Jo Evans

: 51; Evans 2009 ). The work of this ‘cinéaste of subjectivity’ (Smith, 1999 : 11) has continued to divide critics, and the discussion that follows uses Goya’s paintings, Saturn and Leocadia, and Coppola’s Apocalypse Now (1979/2001) to re-examine two of the more confusing aspects of this film: the self-reflexive cinematography that is epitomised by the zoom through the cow’s eye, and the reappearance of the same male

in Spanish cinema 1973–2010
Facing the apocalypse in Watchmen
Christian W. Schneider

blindly, squirming over each other’, but facing a nihilistic horror: ‘in the end, it is simply a picture of empty meaningless blackness. / We are alone. / There is nothing else’ (VI.28.v–vii). This declaration of futile existence in a meaningless world is shaped less by the cruelties and sufferings of life than by its imminent end. It becomes clear that a manmade apocalypse may

in Alan Moore and the Gothic Tradition
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Zombies and the spectre of cultural decline
Matthew Pangborn

from the vampire mainly in that its act of going to power follows after a human future has been graphically decided through apocalypse ( 1995 : 6). The zombie’s insightful reflection of contemporary society thus lies in its essential characteristic of a violent consumption that occurs past the point when it might gain any lasting benefit from what it devours, and when

in The Gothic and death
Coupland and postmodern spirituality
Andrew Tate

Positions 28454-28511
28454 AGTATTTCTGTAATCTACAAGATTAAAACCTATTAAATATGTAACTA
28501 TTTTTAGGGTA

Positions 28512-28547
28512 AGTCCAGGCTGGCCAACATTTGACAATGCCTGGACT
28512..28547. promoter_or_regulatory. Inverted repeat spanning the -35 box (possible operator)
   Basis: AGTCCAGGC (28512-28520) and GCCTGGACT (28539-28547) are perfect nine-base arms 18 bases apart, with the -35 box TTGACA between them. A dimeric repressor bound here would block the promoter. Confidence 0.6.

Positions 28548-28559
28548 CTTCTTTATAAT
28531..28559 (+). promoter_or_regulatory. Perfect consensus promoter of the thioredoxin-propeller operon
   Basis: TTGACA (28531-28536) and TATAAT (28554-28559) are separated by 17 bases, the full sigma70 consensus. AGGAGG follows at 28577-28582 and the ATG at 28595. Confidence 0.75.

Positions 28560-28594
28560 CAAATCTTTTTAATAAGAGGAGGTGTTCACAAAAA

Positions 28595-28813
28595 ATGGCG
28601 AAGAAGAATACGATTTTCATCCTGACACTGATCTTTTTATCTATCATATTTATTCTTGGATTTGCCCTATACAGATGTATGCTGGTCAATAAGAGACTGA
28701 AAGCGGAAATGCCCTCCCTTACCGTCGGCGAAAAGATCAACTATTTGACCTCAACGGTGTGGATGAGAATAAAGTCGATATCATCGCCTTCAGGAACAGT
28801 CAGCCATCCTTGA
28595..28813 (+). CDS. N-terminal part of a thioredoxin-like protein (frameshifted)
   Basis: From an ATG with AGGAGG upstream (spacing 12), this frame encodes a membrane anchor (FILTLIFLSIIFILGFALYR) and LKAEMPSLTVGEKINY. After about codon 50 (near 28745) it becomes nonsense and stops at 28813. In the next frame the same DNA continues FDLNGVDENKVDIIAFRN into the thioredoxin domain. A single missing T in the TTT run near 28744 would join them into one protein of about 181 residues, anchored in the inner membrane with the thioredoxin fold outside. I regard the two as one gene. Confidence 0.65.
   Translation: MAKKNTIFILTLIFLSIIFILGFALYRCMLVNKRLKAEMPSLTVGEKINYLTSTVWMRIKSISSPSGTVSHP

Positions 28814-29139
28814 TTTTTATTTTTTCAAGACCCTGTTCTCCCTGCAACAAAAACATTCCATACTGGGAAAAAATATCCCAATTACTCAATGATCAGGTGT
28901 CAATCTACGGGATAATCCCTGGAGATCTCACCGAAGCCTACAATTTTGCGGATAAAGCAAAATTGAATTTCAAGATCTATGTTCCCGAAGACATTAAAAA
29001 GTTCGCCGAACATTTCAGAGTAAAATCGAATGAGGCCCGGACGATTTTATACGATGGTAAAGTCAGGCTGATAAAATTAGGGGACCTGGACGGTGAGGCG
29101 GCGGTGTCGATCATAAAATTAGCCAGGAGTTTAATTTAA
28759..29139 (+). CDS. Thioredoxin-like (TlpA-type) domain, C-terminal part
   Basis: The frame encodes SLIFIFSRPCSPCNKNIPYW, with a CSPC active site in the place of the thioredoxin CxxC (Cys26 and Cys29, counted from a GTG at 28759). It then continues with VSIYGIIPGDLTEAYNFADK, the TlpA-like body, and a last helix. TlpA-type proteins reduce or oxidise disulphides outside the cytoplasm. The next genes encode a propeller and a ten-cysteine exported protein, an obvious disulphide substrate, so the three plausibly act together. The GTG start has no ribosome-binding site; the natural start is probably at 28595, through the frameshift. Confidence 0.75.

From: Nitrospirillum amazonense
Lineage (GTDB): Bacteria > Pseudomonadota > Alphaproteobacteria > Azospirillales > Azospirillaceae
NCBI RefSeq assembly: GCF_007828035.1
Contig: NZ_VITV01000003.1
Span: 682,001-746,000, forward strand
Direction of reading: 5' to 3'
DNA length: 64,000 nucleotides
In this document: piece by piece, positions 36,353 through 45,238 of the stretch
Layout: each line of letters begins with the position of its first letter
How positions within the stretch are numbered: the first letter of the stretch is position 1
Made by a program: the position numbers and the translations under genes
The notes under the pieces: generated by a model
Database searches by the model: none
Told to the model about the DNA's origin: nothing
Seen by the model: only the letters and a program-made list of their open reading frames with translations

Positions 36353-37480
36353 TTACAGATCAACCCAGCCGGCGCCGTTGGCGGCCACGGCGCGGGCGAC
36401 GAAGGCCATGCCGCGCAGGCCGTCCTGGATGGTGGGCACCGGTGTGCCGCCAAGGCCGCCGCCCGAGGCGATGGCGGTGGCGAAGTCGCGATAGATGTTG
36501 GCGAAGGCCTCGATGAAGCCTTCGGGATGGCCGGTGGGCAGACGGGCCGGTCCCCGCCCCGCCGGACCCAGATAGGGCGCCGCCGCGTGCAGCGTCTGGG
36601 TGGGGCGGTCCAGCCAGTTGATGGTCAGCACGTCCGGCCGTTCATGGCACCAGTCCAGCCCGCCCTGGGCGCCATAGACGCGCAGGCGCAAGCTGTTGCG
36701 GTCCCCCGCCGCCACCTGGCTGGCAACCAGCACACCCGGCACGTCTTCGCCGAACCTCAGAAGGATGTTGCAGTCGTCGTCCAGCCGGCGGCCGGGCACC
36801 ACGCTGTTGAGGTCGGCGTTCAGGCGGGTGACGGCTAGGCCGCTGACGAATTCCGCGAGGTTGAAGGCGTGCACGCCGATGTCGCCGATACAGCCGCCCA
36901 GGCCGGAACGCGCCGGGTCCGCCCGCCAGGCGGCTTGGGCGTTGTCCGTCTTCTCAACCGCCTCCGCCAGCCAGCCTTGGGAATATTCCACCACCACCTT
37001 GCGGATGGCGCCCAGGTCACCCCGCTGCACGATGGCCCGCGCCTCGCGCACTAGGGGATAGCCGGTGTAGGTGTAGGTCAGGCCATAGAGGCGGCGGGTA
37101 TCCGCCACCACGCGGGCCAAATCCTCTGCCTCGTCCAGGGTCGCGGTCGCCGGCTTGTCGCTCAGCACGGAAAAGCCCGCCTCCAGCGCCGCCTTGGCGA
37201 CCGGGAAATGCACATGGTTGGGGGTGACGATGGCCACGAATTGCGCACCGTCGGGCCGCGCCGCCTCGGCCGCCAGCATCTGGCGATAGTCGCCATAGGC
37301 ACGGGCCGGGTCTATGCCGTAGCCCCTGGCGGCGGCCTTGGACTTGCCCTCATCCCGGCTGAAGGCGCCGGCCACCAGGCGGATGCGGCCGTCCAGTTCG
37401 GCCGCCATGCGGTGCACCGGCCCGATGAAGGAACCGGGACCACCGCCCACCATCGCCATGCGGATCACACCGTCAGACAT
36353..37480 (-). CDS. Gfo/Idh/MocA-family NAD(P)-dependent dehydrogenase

’s novels, from Generation X onwards, are inflected by his characters’ search for meaning and identity, but with the evolution of his work, this quest has assumed an increasingly theological shape. Many of the narratives feature explicit or covert images of conversion, baptism and parable, and the theme of apocalypse – both in the material sense of cataclysmic ending and as an echo of biblical traditions of revelation, a divine uncovering of mystery – is central to Coupland’s reading of the postmodern landscape. Yet as a writer from an avowedly secular background

in Douglas Coupland
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Sarah Daynes

confusion, and announces the end of the world, as described in the Book of Revelation: we live in the time of the prophecy, and the Apocalypse announced by the Bible is a near future that has already started. As Morgan Heritage sings, I went to the King with that complaint from his children which is Zion I Rastafari a hard time we suffering down hand the wicked, I told him about the way we’ve been brutalized by mental slavery and unjust authority. “The King is coming,” 1998 Daynes, Time and memory in regga142 142 18/12/2009 12:21:18 Hope and redemption 143 God knows

in Time and memory in reggae music
W. J. McCormack

Séraphita then is a parable of the apocalypse. It is at once a revelation of the future which is yet to come, an inauguration of that future, and a decoding of those mysteries which have hidden the future from us. Prior to his initiation by Séraphita, Wilfrid had nurtured dreams of world conquest, of training a small race of northern people to dominate Europe ‘shouting to these

in Dissolute characters
Contemporary environmental crisis fiction and the post-theory era
Louise Squire

these novels, it becomes apparent that their uses of death are far subtler and more nuanced than it might at first seem. In considering death’s thematic use in environmental crisis fiction, one might initially turn one’s attention to apocalypse, the use of which, in general terms, has become widespread in popular discourses of environment. Such fetishising of doom and disaster in contemporary environmental crisis fiction and other media has, however, been viewed as unhelpful (Dobson 2007: 103, Morton 2007: 185, Squire 2012: 212). Even if we might potentially be

in Extending ecocriticism